The city is home to a federal arsenal.
Doctors have a broad arsenal of medicines to choose from.
the team's arsenal of veteran players
Recent Examples on the WebTikTok fashion creator Angelica Hicks has a long list of unusual materials in her arsenal: duct tape, trash bags, metallic wrappers, foil, and candy.
Frances Solá-santiago, refinery29.com, 29 July 2022 Combatting a crafty social engineering scam, then, requires security awareness training that engages employees with the most up-to-date social engineering schemes and tricks attackers have in their arsenal.
Daniel Schiappa, Forbes, 29 June 2022 Now, the goal is to elevate Haitian nursing educators by adding more in-depth clinical simulations to their arsenal.
Katie Mogg, BostonGlobe.com, 22 July 2022 Having a little frother at home is a great addition to your kitchen arsenal.
Scott Gilbertson, Wired, 14 July 2022 Add this shiny new piece of equipment to your home-gym arsenal now, while supplies last, and hammer your summer bod goals!
Kelsey Mulvey, Men's Health, 13 July 2022 For the past two years, Shenseea has been writing and rewriting songs to add to her arsenal in preparation for her debut album.
Walaa Elsiddig, Billboard, 13 July 2022 Spotify is adding buzzy music game Heardle to its arsenal — acquiring the daily name-that-tune website patterned on the massively popular Wordle game.
Todd Spangler, Variety, 12 July 2022 At the time, Ukraine was seeking to add more TB2 drones to its military arsenal.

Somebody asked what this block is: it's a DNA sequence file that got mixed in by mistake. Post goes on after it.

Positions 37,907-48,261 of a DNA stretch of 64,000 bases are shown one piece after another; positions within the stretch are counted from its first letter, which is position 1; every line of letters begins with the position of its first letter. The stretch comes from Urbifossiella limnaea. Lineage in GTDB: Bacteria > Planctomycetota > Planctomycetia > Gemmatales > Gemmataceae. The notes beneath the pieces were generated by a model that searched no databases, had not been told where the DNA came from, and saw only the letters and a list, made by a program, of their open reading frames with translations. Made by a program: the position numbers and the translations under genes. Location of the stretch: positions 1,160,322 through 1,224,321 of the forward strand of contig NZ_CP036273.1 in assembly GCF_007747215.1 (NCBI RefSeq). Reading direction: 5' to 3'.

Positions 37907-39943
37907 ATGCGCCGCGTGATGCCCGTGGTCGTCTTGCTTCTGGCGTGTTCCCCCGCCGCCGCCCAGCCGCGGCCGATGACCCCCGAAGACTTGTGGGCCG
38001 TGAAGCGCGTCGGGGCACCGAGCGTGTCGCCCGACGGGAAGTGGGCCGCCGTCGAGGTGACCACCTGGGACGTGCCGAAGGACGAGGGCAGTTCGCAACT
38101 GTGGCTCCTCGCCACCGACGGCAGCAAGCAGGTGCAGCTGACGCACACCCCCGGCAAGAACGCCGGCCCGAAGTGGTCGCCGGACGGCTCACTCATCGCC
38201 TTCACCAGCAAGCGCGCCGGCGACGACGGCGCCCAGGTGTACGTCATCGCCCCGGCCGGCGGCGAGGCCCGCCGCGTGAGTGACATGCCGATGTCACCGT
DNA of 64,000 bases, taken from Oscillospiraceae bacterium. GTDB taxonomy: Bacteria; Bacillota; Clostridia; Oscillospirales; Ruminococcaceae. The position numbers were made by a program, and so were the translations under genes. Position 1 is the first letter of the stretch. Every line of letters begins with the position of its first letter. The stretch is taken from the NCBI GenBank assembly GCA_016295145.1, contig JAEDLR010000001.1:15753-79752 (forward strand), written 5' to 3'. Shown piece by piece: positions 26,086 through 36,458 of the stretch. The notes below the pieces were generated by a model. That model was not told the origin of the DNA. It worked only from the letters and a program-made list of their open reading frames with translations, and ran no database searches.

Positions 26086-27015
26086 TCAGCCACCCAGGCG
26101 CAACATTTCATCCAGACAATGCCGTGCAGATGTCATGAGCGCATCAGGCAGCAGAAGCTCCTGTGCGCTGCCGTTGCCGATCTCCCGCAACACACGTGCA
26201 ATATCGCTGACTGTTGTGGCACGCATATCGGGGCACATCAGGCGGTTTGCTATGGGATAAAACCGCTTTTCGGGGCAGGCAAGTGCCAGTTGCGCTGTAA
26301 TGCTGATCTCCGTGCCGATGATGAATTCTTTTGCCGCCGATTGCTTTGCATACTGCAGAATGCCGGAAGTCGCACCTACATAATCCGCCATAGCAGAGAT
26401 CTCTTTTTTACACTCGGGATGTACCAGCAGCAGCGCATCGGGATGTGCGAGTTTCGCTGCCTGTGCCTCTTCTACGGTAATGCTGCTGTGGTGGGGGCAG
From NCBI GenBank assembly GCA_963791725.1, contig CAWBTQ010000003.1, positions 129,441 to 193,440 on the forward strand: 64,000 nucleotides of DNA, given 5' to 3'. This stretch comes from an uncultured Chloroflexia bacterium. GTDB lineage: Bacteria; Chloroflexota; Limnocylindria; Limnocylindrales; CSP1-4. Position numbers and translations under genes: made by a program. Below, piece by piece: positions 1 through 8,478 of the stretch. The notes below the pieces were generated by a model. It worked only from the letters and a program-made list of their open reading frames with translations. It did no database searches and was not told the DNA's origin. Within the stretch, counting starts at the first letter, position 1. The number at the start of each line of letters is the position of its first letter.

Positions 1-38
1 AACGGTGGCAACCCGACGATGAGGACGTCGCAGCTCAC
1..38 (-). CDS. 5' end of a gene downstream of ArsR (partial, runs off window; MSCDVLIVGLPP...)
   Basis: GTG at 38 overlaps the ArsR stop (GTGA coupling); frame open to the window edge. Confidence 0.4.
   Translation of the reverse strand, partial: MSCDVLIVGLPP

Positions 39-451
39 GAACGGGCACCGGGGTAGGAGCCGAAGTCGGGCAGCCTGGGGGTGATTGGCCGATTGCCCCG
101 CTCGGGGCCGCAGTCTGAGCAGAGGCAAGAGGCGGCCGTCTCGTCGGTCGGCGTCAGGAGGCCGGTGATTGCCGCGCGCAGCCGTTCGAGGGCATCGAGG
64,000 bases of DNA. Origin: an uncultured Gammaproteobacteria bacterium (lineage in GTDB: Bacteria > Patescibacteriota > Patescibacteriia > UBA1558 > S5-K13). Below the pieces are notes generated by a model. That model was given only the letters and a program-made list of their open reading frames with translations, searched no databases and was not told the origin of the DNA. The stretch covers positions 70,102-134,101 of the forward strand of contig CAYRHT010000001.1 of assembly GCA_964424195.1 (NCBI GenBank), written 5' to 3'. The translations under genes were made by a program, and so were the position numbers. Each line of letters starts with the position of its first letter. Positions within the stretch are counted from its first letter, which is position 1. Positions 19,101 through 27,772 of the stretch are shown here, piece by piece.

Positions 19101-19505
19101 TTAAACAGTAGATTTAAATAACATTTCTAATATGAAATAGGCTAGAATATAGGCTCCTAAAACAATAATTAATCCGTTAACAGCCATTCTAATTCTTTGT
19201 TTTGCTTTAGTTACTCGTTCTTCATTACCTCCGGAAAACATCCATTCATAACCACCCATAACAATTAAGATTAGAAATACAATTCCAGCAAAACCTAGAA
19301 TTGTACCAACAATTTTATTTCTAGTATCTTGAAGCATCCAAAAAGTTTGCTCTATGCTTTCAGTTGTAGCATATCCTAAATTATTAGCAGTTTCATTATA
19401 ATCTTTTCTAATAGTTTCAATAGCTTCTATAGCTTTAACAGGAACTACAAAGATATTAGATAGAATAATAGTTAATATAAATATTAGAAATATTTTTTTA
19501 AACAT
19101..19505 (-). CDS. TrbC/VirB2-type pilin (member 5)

Umar Farooq, ProPublica, 12 July 2022 See More
These example sentences are selected automatically from various online news sources to reflect current usage of the word 'arsenal.' Views expressed in the examples do not represent the opinion of Merriam-Webster or its editors. Send us feedback.
earlier, "dockyard for the construction and repair of naval vessels," borrowed from Middle French archenal, arsenail, arsenal (in reference to the naval dockyard of Venice), borrowed (with conformation of the final to -al-al entry 2) from Upper Italian (Venice) arzanà, presumably alteration (by metanalysis, with the initial taken as the preposition d', di "from") of darsenà (attested in Genoese, earlier in Medieval Latin as darsena, darsana), borrowed from Arabic dār al-ṣināʽa "place of manufacture," from dār "house" + al "the" (assimilated to aṣ) + ṣināʽa "manufacture" (derivative of ṣanaʽa "to make")
Forms with final -ale (as arsenale, arzanale, arzenale) are attested in Italian in the sixteenth century and may be the immediate source of the English word. The French forms with -al may reflect these, though attested about a century earlier. As arzanà the Venetian word is attested in the text of Dante's Inferno ("nell'arzanà de' Viniziani," XXI, 7).